Kahn’s Luxury Ride, Turnbuckle Upgrades

Leave it to Philippe Kahn, the man who rapidly went from neophyte racer to holder of the Transpac’s Barn Door trophy, to commission the ultimate performance cruiser.

"Philippe wanted a multi-purpose, singlehanded-capable, good performing boat that was easy to sail and safe for the family," says David Lake, project manager. "The idea was to use race technology to build a cruiser that could win races."

To achieve this goal, Kahn put together a dream team composed of a few of the top names in the marine industry and told them: "No compromises." Eric Goetz of Bristol, R.I., and his builders, experts in lightweight boatbuilding, teamed with designer Alan Andrews. Andrews had never designed a boat from scratch for Kahn but had worked with him on other projects. "Philippe is a demanding client and that’s good. It forces us to do a better job," says Andrews. "With this project, we had the opportunity to combine a top-level performance boat with a great interior and deck arrangement that are both usable and high quality. We really took it to the next level."

All parties involved were pushed hard to come up with new solutions; Kahn made it clear that he didn’t want everyday answers. "A lot of effort went into making the boat easy to sail," says Lake. "We worked with North and Harken to make the reefing system not only lead to the cockpit but to be a one-line system." The decks have only the most essential features; the jib track is buried in the teak deck, and the mainsheet is led under the deck to the cockpit, where it’s controlled by remote-controlled snubbers. The team at Southern Spars were tasked with the construction of the carbon rig, which carries fully-battened main, self-tacking jib, code zero, and a reaching asymmetric chute with a snuffer.

"Our watchword for the whole project was quality," says Andrews. "That allowed us to do things that might not have been done on other projects. The keel is America’s Cup-level technology, a steel forging machined to shape that includes an integral kelp-cutter."

In the world of custom boatbuilding, there’s only one customer, and his opinion is the one that matters. "What I like about Pegasus 55," says Kahn. "Is that we’ve achieved radical simplicity for fast, competitive sailing. I can singlehand Pegasus 55 and race her to the Farallons, or we can stop at the grocery store, get 10 days worth of food and head for Honolulu. She is fast and behaves like a racing boat, is designed to be singlehanded, and yet has a great interior and teak decks."

Product News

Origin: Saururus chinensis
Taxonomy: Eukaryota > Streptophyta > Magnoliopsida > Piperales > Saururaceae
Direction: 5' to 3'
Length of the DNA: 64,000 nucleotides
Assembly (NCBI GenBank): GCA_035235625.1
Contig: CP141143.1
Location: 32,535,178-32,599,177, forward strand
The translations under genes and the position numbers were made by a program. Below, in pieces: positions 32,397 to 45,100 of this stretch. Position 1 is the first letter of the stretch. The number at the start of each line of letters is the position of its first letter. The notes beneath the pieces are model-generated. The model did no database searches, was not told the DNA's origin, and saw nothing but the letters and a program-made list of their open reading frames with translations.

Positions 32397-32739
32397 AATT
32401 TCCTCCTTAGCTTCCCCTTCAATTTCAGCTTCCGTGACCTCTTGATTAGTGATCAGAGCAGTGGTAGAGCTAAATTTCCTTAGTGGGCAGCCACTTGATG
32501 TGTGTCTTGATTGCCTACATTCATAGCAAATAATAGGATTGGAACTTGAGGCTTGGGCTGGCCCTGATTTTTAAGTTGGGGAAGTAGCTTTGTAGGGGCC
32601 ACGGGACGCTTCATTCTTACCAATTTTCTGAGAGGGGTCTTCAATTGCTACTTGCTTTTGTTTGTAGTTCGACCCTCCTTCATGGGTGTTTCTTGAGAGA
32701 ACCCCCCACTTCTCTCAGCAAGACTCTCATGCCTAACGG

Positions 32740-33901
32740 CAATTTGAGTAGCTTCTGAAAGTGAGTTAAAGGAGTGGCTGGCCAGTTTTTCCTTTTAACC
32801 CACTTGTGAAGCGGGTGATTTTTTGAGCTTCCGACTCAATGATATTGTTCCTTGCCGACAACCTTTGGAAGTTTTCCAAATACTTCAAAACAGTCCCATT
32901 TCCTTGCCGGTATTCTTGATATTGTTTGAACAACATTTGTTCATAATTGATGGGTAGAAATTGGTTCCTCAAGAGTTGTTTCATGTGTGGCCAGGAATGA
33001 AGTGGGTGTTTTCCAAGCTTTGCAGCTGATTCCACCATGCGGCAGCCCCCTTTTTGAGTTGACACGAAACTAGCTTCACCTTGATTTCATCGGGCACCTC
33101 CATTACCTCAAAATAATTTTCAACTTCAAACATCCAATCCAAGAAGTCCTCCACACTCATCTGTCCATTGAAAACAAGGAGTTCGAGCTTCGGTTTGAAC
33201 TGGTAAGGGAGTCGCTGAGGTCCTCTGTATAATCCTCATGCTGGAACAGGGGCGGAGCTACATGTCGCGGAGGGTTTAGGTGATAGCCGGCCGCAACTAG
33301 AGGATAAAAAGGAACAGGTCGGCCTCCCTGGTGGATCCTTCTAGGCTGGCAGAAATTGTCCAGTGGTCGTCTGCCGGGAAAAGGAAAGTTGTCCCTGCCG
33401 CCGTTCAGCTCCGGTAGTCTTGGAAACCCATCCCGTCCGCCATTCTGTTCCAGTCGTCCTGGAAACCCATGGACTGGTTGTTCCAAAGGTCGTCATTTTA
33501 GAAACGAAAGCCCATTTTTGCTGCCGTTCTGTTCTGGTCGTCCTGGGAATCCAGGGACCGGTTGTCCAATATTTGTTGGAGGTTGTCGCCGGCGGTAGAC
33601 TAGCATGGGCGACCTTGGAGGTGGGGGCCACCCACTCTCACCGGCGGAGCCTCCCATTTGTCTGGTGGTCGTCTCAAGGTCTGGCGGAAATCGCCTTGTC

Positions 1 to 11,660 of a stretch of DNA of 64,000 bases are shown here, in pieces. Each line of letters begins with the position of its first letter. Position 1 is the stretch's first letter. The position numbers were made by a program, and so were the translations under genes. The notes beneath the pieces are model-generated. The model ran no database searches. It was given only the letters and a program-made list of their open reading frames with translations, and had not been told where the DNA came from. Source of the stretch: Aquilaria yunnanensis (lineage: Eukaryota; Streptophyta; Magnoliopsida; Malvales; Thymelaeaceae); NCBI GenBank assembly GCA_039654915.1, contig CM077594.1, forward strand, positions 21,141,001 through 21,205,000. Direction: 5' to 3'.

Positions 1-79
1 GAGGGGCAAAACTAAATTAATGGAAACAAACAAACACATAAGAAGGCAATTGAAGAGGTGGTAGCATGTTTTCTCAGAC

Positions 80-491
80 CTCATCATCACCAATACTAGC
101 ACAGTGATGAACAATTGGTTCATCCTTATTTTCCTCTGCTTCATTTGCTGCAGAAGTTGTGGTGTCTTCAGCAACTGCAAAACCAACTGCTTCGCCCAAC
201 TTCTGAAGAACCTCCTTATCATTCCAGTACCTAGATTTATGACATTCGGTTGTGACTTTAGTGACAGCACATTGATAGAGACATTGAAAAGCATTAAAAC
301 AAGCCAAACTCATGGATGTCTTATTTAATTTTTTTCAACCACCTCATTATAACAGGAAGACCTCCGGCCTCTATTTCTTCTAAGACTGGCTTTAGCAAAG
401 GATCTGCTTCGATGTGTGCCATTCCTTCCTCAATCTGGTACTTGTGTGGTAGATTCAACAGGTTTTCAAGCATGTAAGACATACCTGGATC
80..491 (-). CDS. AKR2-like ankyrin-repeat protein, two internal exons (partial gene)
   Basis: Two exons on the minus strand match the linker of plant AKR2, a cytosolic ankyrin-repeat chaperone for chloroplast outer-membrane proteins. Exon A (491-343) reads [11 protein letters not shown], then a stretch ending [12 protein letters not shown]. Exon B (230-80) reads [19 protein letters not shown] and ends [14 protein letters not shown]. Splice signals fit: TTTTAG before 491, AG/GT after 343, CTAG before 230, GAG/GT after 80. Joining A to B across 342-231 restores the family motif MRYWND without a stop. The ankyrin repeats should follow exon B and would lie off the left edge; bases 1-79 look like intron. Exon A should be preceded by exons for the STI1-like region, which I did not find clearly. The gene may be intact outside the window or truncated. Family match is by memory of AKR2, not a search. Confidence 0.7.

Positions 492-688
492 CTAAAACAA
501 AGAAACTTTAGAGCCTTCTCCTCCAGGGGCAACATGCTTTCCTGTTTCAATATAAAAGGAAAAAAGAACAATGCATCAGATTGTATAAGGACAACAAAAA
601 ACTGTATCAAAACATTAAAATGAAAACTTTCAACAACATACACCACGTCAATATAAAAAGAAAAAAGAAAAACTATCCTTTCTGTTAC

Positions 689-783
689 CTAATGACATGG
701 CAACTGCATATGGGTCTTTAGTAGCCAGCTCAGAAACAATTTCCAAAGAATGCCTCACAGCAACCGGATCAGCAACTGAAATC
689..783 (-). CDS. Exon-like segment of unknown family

Ever seen a carpenter’s Hilti gun?It uses a .22-caliber cartridge to propel a nail into concrete, steel, and other hard surfaces. The Toolova Shroud Cutter operates like a Hilti gun, but instead of shooting a nail, it shoots a cutter capable of severing up to -22 rod (.375 inches) or up to 12mm (1x19) wire rigging.

Loose or tight, shrouds can be severed with one shot, quickly and safely. It’s wise to field-test it before stowing it away in your boat’s doomsday bag, but after practicing, make sure you have enough .22 rounds for all the shrouds on your boat. The tool, which weighs 6 pounds and is 13 inches long, doesn’t require a gun license and has no recoil. $535, http://www.euromarinetrading.com, 800-222-7712

Ronstan, better known for its small-boat hardware, now make Sealoc calibrated turnbuckles for rod rigging, typically found on bigger boats. Sealocs are available for rod sizes 4 to 12 and calibration increments are laser etched on the rounded throat.

The swage terminals are made from high-grade 316 stainless steel and their threads are rolled, not cut, for greater strength. Prices range from $82 to $98. http://www.ronstan.com.

Expert Tip

If you have Navtec rod rigging and are concerned about the condition of your rod or turnbuckles, Ronstan’s new Sealoc turnbuckles can be used as replacements. Navtec Sales Manager, Beau LeBlanc, says most rod rigging failures happen at the heads of the rod. How long your rod heads last, says LeBlanc, depends on how often your rig is stressed. As a rule, 40,000 miles of sailing warrants the replacement of standing rigging. A boat that’s raced hard and stored with the rig down should be OK for 8 to 10 years, but older rigs, particularly those left up year-round should be inspected. The heads, which are formed by pressing cold rod into a die, can be re-headed by cutting off the old heads and pressing the new ends, which must be done when replacing turnbuckles. Your rigger must use a Navtec die because manufacturers have proprietary dies that fit only their hardware. To make Sealoc turnbuckles match the Navtec rod, Ronstan uses Navtec end caps and can provide longer threads to fit the shorter cut rod.

Depending on your rig size, the cost of replacing an entire rod system can run several thousand dollars while re-heading costs only $25 per end. On a typical 35-foot club racer with upper, lower, and intermediary shrouds, the overall cost for re-heading would be $300, plus $500 for Sealoc fittings.

Industry News

Luhrs Marine Group of St. Augustine, Fla., parent company of Hunter Marine, has acquired a controlling interest in PCS-JY Sailboats. JY, which builds Hunter’s smaller models, will continue production at its East Lyme, Conn., facility. All JY boats will be distributed and marketed by Hunter. http://www.jysailboats.com, http://www.luhrs marinegroup.com

Ronstan International acquired Frederiksen Boat Fittings of Vejle, Denmark. Louis Sander, Ronstan’s marketing and development director will assume responsibility for Ronstan’s European operations. http://www.ronstan.com